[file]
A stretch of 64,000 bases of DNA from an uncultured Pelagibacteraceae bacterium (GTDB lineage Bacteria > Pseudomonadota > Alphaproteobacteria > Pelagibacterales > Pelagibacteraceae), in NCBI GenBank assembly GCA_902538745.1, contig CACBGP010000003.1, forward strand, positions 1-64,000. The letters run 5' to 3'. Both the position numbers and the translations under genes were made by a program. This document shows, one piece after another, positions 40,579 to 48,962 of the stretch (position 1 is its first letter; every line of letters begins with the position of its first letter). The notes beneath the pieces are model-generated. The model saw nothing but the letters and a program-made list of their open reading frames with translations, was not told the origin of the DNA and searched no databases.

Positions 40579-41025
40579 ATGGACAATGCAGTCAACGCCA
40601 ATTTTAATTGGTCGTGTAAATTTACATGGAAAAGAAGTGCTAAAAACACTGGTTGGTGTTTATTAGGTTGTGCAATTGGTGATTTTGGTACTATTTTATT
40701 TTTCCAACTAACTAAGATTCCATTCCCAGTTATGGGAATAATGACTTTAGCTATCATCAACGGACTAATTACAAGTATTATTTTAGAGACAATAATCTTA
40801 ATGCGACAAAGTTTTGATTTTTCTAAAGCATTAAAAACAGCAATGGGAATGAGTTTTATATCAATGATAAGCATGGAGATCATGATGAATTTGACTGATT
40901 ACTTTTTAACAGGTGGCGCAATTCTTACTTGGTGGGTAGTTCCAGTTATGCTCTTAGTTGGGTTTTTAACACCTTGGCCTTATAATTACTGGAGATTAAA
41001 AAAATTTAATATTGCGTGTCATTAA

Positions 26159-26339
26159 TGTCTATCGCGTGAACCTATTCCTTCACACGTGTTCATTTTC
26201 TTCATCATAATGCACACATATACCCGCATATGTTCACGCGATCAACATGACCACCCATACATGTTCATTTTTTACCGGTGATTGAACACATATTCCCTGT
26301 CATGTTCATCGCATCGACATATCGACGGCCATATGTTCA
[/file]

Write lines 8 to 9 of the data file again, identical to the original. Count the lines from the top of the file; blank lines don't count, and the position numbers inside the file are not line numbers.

41001 AAAATTTAATATTGCGTGTCATTAA

Positions 26159-26339